The lovely village of Ashford-in-the-Water nestles on the banks of the River Wye as it slowly meanders its way south towards Bakewell. It lies on the route of the ancient Portway, one of the Peak District’s oldest trackways which has been used for many centuries.
The beautiful low arched medieval Sheepwash Bridge, overhung by willow trees, was built on the site of the ford across the river. In the 17th century it was crossed each week by hundreds of pack horses usually carrying malt from Derby. It has been widened at least twice and takes its name from the attached sheep pen. Sheep were driven into it before being thrown unceremoniously into the river to be washed prior to shearing. The bridge is no longer open to traffic and is a favourite spot where visitors can either feed the ducks, or gaze down into the clear waters to see if they can spot a rainbow trout.
Lead mining was carried out in the area, but the chief industry used to be marble polishing. Impure forms of limestone mined locally when polished, turned jet black; this was then cut and used for ornamental purposes. Henry Watson founded what were known as the Ashford black marble works in 1748, at a site now acquired by the Water Board, the business having finally closed in 1905. The marble was very popular in Victorian times and was exported all over the world. A table in the church is inlaid with pieces of Ashford Marble.
In the 19th century a stocking industry was set up in Ashford and by 1829 there were 80 frames being worked. The part of the village where the machines were located was called ‘Rattle’ because of the noise created! One of the stocking frame cottages still remains on Hill Cross.
Hanging in the aisle of Holy Trinity Church are four ‘virgin crants’, which were once carried at the funerals of unmarried girls. These are garlands made from white paper, cut to form rosettes, fixed to wooden frames, which were later hung above the pew where grieving relatives sat. On Trinity Sunday, Ashford celebrates the founding of the church. Following the service, there is a procession to bless the six wells that are dressed annually.
Out of all the charming houses in the village, the one with the finest location must be The Rookery. Lovely spacious lawns front this imposing residence with its origins in the 16th century and just to make the picture complete the River Wye flows through the grounds in a great majestic loop. In 1941 it became the first home of the present Duke and Duchess of Devonshire.
On the old bridge near Ashford’s attractive little cricket ground is an inscription carved simply in the stone ‘M HYDE 1664’. This relates to a tragic incident when a man was blown off his horse and drowned in the river. Originally, the road on which the bridge stands was built to give access to the Corn Mill from the village. There has been a corn mill at Ashford since at least 1086, when its existence was recorded in Domesday Book. The present day building, parts of which go back 400 years, is passed by leats from the Wye on either side of the building which used to have two water wheels.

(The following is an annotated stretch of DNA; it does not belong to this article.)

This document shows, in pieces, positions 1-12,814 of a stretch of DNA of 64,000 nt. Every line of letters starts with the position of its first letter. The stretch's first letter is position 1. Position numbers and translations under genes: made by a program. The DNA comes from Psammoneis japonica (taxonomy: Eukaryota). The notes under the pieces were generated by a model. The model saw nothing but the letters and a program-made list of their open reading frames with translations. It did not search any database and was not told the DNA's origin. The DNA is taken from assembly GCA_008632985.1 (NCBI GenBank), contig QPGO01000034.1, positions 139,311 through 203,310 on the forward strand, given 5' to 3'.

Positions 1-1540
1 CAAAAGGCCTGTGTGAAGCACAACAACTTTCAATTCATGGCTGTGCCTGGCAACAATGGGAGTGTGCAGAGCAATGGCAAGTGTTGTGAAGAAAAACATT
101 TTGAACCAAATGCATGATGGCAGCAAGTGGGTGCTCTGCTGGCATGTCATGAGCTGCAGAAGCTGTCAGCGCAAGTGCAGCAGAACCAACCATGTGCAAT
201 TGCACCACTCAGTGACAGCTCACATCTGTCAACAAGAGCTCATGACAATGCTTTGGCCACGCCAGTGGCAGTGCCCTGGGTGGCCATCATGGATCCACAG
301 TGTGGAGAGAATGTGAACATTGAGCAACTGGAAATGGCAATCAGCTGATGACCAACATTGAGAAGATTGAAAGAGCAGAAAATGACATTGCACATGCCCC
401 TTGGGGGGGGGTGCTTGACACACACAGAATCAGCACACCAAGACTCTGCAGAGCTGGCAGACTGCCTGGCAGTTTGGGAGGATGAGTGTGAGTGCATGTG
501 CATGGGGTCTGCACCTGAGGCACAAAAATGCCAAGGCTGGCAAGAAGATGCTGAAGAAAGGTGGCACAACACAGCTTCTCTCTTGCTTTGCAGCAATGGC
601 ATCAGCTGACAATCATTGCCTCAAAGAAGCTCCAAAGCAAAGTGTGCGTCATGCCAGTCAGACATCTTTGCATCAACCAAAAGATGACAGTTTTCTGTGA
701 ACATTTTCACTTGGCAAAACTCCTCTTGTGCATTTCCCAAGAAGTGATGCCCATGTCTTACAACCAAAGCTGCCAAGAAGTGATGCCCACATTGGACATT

Ashford, unlike most Peak villages is set in a beautiful valley setting, rather than in a hollow on a plateau, or on the side of a valley like Youlgreave. Its mainly 18th century cottages are built of smoothly textured limestone, light brown in colour, giving a warm and cosy feel to the village.
There have been times in the past when the village has lived up to its name, and as recently as October 1998 most of the village was flooded. Debris swept down the river as a result of heavy rain, became blocked at the Sheepwash Bridge and caused the Wye to overflow. A Royal Manor at the time of the Domesday Book, Ashford eventually passed by succession to the Devonshire family, before being sold off in the 1950s to pay death duties.
The Parish Pump and The Top Pump are at opposite ends of Fennel Street, the pumps have been removed and a shelter was erected over both wells in 1881. A medieval Tithe Barn stands close to Sheepwash Bridge, as does the Riverside Hotel and Restaurant, the Cottage Tearooms and a small craft shop. At the far end of Church Street are the Parish Rooms where the Post Office is now housed, close by is the Ashford Arms and across the road the Village Stores and the Bull’s Head.
Places of Special Interest in the Locality
Bakewell the capital of the Peak; an historic little market town packed with shops, pubs and cafes alongside the beautiful River Wye. The Old Original Bakewell Pudding Shop offers you the opportunity to sample this famous local delicacy.
Old Market Hall, Bakewell (Tel. 01629 813227) an impressive building that dates back to the 17th century and now accommodates the Tourist Information Centre. Goods produced by members of the Peak Products organisation are attractively displayed for purchase.
Old House Museum (Tel. 01629 813165) built in Henry VIII’s reign, this splendid little museum is packed with interesting exhibits. Open 1 April to the end of October.
Monsal View Cafe: (Tel. 01629 640346) a genuine friendly walkers’ café with stone floors, large mugs of tea or coffee and a good selection of food. A section of the café sells craft goods. Open seven days a week from the end of March to the end of October. Reduced winter opening.
Cottage Tea Rooms: (Tel. 01629 812488) the owner’s of this smart little tearoom are members of the Tea Council Guild of Tea Shops. A range of set afternoon teas available, Sunday, Monday, Wednesday, Thursday and Saturday throughout the year.
An outstanding walk starting from the pretty village of Ashford-in-the-Water. The route crosses open fields with fine views of the countryside as it gently climbs up to Monsal Head.
From where you get one of the best views in Derbyshire, of the Wye slowly winding its way down the dale between meadows and the steeply wooded side of the valley.
For more information on this outstanding walk, click the link below.